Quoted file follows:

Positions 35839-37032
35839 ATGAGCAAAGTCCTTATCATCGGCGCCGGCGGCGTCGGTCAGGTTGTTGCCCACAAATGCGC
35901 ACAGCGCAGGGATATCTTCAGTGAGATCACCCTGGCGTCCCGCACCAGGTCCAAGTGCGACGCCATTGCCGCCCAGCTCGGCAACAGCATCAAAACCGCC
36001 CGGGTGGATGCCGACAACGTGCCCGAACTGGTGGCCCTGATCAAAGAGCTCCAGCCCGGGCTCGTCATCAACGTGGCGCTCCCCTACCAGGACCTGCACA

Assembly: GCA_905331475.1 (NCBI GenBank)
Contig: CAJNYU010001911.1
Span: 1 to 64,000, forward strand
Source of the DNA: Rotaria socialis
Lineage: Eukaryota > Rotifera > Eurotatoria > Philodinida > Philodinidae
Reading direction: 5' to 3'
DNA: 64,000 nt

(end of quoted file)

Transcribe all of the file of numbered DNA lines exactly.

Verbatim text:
Positions 35839-37032
35839 ATGAGCAAAGTCCTTATCATCGGCGCCGGCGGCGTCGGTCAGGTTGTTGCCCACAAATGCGC
35901 ACAGCGCAGGGATATCTTCAGTGAGATCACCCTGGCGTCCCGCACCAGGTCCAAGTGCGACGCCATTGCCGCCCAGCTCGGCAACAGCATCAAAACCGCC
36001 CGGGTGGATGCCGACAACGTGCCCGAACTGGTGGCCCTGATCAAAGAGCTCCAGCCCGGGCTCGTCATCAACGTGGCGCTCCCCTACCAGGACCTGCACA

Assembly: GCA_905331475.1 (NCBI GenBank)
Contig: CAJNYU010001911.1
Span: 1 to 64,000, forward strand
Source of the DNA: Rotaria socialis
Lineage: Eukaryota > Rotifera > Eurotatoria > Philodinida > Philodinidae
Reading direction: 5' to 3'
DNA: 64,000 nt